This walking tour will involve travelling back in time to Cork’s medieval city and its streets and lanes, although the earliest built fabric that you will see will be from the 18th century. This area was the commercial high street of the city until the nineteenth century when Saint Patrick’s Street took that role. Having suffered from underinvestment for many decades today it has a reinvigorated energy as the heart of a city centre neighbourhood with an eclectic mix of businesses and people. The area’s transformation is galvanised around the transformation of the Brewery Quarter and an organic people-centred change on North Main Street, including volunteers from across Cork City that love the area and local developers. The tour will end in Shandon, a thriving City Centre neighbourhood on the hill to the north of the River Lee. Shandon is a very picturesque place with a fascinating history. It was once the site of world’s largest butter market and today provides the home to Cork’s favourite landmark – the St Anne’s Church tower with its salmon atop.
Connecting to the south side of the City Centre island, on the southern edge of the River Lee, the South Parish is a central element of Corks urban landscape. This neighbourhood is one of the oldest occupied parts of the City and home to some of its most magnificent churches. St Fin Barre’s Cathedral is believed to occupy the site of the 7th Century monastery founded by St Finbarr, the Patron Saint of Cork. Elizabeth Fort, Nano Nagle Place, Red Abbey and St. Nicholas Church are other important historic sites within walking distance of each other. Barrack Street, Douglas Street, The Quays and South Terrace together form the main streets set within a dense network of side streets and laneways that give the neighbourhood its unique character. Within this historic built environment an evolving and active local community and an adapting physical environment ensure the South Parish continues to grow while retaining its strong sense of neighbourhood and history.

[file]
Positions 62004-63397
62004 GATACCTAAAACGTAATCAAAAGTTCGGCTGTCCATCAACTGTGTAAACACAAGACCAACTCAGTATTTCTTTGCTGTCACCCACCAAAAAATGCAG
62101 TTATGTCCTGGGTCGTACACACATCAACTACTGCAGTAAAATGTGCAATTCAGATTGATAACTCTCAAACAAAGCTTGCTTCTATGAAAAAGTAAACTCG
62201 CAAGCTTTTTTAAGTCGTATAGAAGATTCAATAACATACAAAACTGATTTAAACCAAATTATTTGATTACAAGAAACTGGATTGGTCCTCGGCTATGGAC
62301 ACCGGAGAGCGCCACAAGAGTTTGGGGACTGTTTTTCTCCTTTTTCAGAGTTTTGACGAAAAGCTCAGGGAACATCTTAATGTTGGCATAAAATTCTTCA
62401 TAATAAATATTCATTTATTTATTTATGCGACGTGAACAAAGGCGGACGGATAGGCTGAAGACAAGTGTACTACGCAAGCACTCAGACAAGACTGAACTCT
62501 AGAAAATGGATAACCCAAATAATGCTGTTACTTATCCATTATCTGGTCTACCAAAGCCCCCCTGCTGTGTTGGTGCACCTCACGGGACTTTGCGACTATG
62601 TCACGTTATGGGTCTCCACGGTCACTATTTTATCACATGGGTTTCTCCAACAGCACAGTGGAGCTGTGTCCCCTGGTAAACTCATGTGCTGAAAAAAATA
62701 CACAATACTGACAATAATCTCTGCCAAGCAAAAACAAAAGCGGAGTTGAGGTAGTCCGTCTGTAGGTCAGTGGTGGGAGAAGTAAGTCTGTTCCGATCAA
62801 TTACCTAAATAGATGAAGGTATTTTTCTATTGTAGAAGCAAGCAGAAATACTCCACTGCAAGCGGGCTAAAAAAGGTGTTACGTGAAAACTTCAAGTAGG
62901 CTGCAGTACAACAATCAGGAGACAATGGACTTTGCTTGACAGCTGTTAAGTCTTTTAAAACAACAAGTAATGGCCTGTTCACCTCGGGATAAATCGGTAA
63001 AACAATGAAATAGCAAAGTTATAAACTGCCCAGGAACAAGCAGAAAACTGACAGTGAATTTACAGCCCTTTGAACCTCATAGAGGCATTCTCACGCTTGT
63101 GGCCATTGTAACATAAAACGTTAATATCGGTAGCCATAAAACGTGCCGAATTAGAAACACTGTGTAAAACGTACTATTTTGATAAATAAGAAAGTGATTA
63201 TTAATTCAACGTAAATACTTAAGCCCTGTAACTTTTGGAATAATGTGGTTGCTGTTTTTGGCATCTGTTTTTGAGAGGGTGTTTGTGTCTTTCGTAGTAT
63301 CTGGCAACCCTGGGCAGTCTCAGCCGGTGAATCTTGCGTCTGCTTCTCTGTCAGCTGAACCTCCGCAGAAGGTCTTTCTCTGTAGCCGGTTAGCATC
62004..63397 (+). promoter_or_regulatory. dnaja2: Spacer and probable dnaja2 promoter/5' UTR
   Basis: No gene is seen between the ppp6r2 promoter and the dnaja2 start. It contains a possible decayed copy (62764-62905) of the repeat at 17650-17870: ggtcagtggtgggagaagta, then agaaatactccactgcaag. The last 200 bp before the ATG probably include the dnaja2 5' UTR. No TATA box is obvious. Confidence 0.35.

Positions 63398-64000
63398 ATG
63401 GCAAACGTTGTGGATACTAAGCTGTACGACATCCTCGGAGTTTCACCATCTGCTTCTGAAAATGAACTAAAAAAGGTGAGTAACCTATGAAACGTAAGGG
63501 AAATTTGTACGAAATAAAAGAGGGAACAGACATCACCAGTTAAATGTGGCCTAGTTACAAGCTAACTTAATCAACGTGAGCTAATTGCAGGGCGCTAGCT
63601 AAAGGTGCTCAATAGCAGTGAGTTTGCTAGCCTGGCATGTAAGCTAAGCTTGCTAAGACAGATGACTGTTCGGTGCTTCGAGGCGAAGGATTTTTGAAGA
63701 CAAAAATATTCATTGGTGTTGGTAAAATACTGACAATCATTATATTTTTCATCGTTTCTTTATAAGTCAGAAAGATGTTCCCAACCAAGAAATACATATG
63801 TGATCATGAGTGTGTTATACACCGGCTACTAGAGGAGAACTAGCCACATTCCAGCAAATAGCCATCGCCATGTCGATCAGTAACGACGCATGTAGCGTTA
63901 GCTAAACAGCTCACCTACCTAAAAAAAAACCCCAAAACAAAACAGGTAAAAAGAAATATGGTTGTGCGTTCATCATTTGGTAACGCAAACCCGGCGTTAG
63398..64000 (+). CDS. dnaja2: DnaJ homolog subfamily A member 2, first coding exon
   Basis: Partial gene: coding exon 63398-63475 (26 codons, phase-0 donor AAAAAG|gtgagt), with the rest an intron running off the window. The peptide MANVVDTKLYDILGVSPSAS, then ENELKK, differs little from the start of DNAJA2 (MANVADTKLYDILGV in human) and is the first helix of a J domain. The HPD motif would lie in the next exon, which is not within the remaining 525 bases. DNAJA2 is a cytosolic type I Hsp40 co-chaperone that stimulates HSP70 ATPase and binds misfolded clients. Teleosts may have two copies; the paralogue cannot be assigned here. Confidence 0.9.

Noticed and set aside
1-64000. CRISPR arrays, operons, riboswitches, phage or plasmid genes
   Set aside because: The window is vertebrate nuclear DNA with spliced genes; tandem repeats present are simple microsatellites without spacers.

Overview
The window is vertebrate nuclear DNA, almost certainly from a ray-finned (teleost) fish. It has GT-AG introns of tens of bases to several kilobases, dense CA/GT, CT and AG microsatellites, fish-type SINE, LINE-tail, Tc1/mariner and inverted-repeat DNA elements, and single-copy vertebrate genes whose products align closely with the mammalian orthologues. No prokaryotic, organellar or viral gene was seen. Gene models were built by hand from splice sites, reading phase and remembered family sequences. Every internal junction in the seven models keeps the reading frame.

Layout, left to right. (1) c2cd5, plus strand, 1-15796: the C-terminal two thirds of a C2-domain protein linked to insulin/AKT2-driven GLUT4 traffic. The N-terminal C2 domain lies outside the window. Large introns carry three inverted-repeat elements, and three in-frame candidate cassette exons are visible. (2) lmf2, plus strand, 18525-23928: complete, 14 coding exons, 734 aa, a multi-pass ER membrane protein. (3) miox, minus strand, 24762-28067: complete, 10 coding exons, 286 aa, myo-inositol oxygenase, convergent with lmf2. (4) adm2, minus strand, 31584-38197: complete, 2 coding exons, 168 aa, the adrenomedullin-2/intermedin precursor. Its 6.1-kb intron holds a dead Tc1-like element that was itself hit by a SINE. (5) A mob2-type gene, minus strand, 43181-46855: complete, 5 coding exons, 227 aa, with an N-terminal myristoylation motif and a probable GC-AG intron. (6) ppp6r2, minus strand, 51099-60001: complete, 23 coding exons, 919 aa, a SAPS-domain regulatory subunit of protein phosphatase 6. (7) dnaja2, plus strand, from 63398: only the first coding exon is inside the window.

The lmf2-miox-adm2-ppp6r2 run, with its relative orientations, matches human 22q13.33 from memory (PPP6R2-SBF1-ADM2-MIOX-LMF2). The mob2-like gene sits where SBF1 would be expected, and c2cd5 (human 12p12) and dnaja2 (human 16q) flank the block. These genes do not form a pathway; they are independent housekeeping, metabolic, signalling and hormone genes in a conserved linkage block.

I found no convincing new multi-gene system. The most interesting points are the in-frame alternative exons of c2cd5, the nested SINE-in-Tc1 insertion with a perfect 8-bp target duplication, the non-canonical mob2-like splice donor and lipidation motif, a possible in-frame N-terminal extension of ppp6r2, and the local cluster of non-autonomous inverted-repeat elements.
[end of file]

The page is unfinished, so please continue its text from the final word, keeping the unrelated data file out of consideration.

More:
Cork is a very old city but little above the ground dates from before the 1690s. The modern centre is largely a creation of the 18th century when Cork boomed on the expansion of trade with America. The tall narrow buildings of the merchants were built along new streets laid out over newly-created islands to the east of the medieval city, the islands separated by channels of the River Lee. Though most of the channels have long since been covered over to create the wide new streets such as St. Patrick’s St., Grand Parade or South Mall, the river still runs beneath, and it is reputed that some property owners even have mooring rights for boats on what is now solid ground.
The city has, for this reason, been called the ‘Venice-of-the-north’ but after this short walk through the 18th century city it will be clear why it might be more appropriately described as a Dutch city on the Atlantic.